Plucking the strings of a violin or other stringed instrument

"Pizzicato" is an Italian musical term that indicates a playing technique primarily used in string instruments, such as the violin, viola, cello, and double bass. It involves plucking the strings with the fingers instead of using a bow. When a musician sees the indication "pizzicato" in the sheet music, they are instructed to pluck the strings to produce the desired notes.

The term "pizzicato" comes from the Italian word "pizzicare", which means "to pluck" or "to pinch". By using their fingers to pluck the strings, musicians can create a distinctive sound that is different from the sustained and flowing sound produced with a bow. Pizzicato passages in a piece of music often stand out and provide contrast to the bowed sections.

Pizzicato can be performed in different ways to achieve various effects. Musicians can pluck the strings with their thumb, index finger, or a combination of fingers. They can also experiment with the intensity of the plucking, producing anything from a gentle and soft sound to a sharp and percussive attack. The duration of each note can be controlled by the musician, allowing for precise rhythmic articulation.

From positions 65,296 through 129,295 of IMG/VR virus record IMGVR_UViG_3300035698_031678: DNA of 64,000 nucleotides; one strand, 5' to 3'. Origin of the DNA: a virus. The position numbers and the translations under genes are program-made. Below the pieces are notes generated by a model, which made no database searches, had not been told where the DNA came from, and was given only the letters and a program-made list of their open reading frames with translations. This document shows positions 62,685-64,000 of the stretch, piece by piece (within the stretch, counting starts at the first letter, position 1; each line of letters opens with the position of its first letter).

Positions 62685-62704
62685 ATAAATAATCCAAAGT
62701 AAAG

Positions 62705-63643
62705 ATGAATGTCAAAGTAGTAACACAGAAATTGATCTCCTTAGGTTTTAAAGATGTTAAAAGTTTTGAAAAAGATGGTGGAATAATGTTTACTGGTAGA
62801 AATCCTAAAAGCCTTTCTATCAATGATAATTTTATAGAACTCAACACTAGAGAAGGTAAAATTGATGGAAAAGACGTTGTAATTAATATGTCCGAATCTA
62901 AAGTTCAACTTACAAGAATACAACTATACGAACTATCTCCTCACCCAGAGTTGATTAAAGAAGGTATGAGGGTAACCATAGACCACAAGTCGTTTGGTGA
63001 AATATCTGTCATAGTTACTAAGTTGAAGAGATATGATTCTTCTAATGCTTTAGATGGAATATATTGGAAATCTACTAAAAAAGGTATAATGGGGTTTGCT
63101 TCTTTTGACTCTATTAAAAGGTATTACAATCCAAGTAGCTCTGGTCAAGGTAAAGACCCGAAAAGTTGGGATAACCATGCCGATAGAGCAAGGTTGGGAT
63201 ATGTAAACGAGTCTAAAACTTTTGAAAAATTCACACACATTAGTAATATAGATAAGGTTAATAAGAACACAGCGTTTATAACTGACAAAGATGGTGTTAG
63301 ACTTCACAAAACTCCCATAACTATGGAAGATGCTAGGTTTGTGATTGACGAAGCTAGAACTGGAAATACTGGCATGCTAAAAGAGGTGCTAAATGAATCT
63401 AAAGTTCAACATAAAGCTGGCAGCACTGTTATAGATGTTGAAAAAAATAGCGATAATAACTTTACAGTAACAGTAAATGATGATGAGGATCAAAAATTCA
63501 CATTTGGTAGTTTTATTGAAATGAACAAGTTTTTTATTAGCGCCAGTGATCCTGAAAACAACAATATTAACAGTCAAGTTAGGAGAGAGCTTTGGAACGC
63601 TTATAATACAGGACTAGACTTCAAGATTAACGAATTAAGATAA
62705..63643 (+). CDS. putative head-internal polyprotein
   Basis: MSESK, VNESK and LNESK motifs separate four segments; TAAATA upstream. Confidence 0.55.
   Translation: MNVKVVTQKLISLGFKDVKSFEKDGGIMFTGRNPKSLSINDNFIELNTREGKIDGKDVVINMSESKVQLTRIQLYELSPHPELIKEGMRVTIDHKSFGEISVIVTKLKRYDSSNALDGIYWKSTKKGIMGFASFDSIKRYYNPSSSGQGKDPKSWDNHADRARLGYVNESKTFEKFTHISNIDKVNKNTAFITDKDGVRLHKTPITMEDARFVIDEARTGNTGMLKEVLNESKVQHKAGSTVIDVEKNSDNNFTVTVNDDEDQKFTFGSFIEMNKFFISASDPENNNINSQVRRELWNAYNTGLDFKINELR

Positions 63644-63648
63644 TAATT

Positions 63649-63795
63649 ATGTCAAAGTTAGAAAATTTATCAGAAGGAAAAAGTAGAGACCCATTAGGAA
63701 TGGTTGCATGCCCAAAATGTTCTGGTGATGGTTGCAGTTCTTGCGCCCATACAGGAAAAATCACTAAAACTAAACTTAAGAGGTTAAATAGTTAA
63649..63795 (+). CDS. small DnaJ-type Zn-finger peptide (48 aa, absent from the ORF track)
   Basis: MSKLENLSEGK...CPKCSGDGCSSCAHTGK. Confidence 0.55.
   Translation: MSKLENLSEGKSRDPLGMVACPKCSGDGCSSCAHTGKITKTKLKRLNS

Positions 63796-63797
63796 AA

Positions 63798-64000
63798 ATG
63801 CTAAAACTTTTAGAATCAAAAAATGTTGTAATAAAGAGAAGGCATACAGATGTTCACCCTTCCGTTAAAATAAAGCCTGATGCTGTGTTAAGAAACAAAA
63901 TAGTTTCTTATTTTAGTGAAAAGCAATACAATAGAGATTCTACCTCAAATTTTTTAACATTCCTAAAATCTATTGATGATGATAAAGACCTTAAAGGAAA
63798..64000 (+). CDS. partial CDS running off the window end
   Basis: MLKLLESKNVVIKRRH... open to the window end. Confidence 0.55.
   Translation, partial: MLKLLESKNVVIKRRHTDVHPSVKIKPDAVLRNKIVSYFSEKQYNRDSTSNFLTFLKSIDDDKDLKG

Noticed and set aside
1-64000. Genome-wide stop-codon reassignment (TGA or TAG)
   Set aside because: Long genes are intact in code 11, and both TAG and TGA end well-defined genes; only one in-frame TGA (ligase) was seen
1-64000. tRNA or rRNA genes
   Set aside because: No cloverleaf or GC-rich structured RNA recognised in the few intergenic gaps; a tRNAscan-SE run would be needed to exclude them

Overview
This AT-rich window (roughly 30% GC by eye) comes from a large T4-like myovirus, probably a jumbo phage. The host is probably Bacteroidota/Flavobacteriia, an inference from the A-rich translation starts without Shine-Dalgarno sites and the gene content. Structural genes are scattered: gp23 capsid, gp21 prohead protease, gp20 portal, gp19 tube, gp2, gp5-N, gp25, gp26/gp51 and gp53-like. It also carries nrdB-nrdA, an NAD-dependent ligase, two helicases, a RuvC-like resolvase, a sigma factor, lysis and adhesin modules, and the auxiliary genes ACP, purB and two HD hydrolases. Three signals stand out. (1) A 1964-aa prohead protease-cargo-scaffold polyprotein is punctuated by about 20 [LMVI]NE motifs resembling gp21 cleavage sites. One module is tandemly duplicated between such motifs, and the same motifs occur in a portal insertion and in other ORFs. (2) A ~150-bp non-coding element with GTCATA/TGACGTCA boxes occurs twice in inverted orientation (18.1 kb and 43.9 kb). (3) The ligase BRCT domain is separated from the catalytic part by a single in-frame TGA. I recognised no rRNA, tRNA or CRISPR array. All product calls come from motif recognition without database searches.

Pizzicato is commonly used in different musical genres and styles, ranging from classical to jazz, folk, and contemporary music. Composers often indicate pizzicato passages in their compositions to add color and texture to the overall sound. Musicians may switch between bowing and pizzicato within a piece or even alternate between the two techniques rapidly for dramatic effect.

In music notation, "pizz." is often used to indicate to pluck the strings. In contrast, when the composer or arranger wants the performer to play with a bow, the term "Arco" is used.

Example of Pizzicato

Benjamin Britten: Simple Symphony, 2. Playful Pizzicato